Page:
We’re burger rich, y’all

Craft House, Gourmet Sandwiches, Salud, Ty's, Bunz, Hamilton's. Chinatown Bar & Grill

Craft House

Having explored the county’s top burger spots over the past few years, I’m ready to draw two definitive conclusions. First: if the menu says a burger comes with the ‘house’ or ‘secret’ sauce, it’s always thousand island. Second: there has never been and will never be a “best burger in San Diego.” Great hamburgers range from fast food-like snacks to elaborate chef creations; judging them against one another makes about as much sense as comparing poodles to pit bulls. Each can be, in its own way, endearing. Rather than argue personal preference, let’s spend our time celebrating the abundance of options. We’re burger rich, y’all, and I’m not even talking about all the vegan stuff.

Craft House

4101 30th Street, Suite C, North Park

The food counter inside the North Park taproom of Rip Current Brewing got a major upgrade this year when the folks behind Monster Crafts Food Truck moved in. They didn’t miss a step transitioning from mobile to permanent kitchen, making a beer-friendly mark with tacos, sandwiches, and mac & cheese. But the unequivocal star is their Monster Burgers menu, built around half-pound patties of a fresh ground, all-natural beef, each a blend of short rib, chuck, and brisket. The Not So Basic sets the tone, with bacon, white cheddar, and onion jam for $12.50. But when you’re really feelin’ it, graduate to the $15 Make’n Bake’n, which adds slow roasted pork belly and fried egg.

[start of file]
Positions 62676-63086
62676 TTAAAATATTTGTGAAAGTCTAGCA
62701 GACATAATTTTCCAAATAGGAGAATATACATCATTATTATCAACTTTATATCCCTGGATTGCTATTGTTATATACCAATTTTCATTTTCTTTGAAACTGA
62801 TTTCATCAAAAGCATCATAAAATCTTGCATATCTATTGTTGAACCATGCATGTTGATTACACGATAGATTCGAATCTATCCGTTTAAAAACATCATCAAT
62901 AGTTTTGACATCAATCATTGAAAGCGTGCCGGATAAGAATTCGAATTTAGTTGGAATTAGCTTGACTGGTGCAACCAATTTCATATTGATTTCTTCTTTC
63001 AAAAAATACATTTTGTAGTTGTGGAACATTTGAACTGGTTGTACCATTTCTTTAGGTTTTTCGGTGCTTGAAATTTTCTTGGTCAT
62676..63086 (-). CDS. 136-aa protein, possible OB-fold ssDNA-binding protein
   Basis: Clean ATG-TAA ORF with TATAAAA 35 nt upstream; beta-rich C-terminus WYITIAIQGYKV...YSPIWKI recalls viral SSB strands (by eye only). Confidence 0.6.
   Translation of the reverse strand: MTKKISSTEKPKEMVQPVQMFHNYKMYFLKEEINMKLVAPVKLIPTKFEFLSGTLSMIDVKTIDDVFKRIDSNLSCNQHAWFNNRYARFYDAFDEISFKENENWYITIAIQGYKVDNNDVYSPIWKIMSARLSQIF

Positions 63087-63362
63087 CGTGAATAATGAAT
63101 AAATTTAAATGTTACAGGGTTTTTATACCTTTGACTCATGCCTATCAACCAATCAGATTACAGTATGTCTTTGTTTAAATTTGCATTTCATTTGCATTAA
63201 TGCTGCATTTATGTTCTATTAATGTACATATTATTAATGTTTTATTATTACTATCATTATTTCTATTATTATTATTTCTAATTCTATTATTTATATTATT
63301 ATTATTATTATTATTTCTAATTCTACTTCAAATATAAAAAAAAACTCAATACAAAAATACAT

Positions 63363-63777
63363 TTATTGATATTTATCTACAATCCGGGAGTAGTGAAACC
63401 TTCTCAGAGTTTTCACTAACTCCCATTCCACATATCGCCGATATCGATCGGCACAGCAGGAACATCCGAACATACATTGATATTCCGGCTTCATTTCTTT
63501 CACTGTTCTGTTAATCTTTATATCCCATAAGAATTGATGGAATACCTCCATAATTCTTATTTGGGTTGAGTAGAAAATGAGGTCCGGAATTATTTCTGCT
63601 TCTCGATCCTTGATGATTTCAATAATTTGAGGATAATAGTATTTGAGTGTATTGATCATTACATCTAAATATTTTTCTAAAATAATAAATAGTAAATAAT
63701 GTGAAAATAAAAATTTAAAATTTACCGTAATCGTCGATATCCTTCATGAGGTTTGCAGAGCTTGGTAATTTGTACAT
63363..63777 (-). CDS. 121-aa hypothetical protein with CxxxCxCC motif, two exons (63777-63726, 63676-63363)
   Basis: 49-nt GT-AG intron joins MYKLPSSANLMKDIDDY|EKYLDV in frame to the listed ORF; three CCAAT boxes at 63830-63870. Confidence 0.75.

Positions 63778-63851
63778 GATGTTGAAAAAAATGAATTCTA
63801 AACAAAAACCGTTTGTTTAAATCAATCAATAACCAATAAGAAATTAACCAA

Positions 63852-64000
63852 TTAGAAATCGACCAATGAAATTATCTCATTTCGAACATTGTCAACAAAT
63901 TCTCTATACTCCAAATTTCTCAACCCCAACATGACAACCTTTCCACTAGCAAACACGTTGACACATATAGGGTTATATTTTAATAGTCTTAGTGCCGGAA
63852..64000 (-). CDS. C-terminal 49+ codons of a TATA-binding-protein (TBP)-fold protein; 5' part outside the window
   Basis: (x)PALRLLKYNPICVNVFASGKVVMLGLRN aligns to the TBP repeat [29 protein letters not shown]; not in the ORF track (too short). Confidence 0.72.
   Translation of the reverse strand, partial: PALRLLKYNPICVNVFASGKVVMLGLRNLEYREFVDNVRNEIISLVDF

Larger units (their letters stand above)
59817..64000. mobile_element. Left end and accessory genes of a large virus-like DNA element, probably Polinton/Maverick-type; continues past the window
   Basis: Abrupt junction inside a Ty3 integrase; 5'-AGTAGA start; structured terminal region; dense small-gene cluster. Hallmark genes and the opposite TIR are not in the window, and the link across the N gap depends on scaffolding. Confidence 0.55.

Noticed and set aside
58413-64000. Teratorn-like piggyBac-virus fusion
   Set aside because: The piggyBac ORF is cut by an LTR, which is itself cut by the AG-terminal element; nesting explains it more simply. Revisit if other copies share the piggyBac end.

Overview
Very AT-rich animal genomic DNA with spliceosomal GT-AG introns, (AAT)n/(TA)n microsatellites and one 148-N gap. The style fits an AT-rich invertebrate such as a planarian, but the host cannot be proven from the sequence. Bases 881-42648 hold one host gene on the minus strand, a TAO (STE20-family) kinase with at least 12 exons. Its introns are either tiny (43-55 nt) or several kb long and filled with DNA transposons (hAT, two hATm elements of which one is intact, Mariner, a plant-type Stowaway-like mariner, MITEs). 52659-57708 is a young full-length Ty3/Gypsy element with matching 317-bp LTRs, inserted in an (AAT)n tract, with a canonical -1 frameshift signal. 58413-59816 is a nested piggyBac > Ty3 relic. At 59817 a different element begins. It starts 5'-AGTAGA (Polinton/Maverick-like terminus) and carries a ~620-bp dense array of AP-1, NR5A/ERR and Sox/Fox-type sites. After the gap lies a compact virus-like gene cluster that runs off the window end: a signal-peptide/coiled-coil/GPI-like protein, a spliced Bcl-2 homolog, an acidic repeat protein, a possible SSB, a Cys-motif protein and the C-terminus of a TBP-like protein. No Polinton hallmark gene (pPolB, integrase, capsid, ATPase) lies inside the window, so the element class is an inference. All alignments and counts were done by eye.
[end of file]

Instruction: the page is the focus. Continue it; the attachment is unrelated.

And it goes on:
Gourmet Artisan Fine Sandwiches

7094 Miramar Road #105, Miramar

The folks behind this beer country counter restaurant opted to employ three positive adjectives to describe their sandwiches, so they have little choice but to deliver. When it comes to burgers at least, they emphatically do. In particular, with the unique concoction they call a California burger. It’s not inspired by the California Burrito, so you won’t find fries on it. Instead, its grilled brioche bun sports a half-pound, grass-fed patty, bacon, and a slab of warm brie cheese. When you bite into the burger, the brie crust breaks and the goopy cheese spills out like a fried yolk. More stupendous: there’s also a hunk of brie mixed into the succulent burger patty itself!

¡Salud! National City

2333 Highland Avenue, National City

When the popular Barrio Logan taco shop expanded into National City this year, it expanded into burgerdom as well. The Taco Shop burger repeats as a daily special Friday and Saturday, and proves no less dripping with savor than its tortilla creations. For $11, including fries, you get a 5-ounce, bacon cheddar cheeseburger topped by chunky pico de gallo, sliced avocado, a mess of shredded lettuce, and my favorite touch: a generous slathering of cilantro mayo. This location doesn’t share the great craft beer selection of the original, but there’s a winning workaround to that. Just take your meal to Machete Beer House next door.

Ty’s Burger House

515 Mission Avenue, Oceanside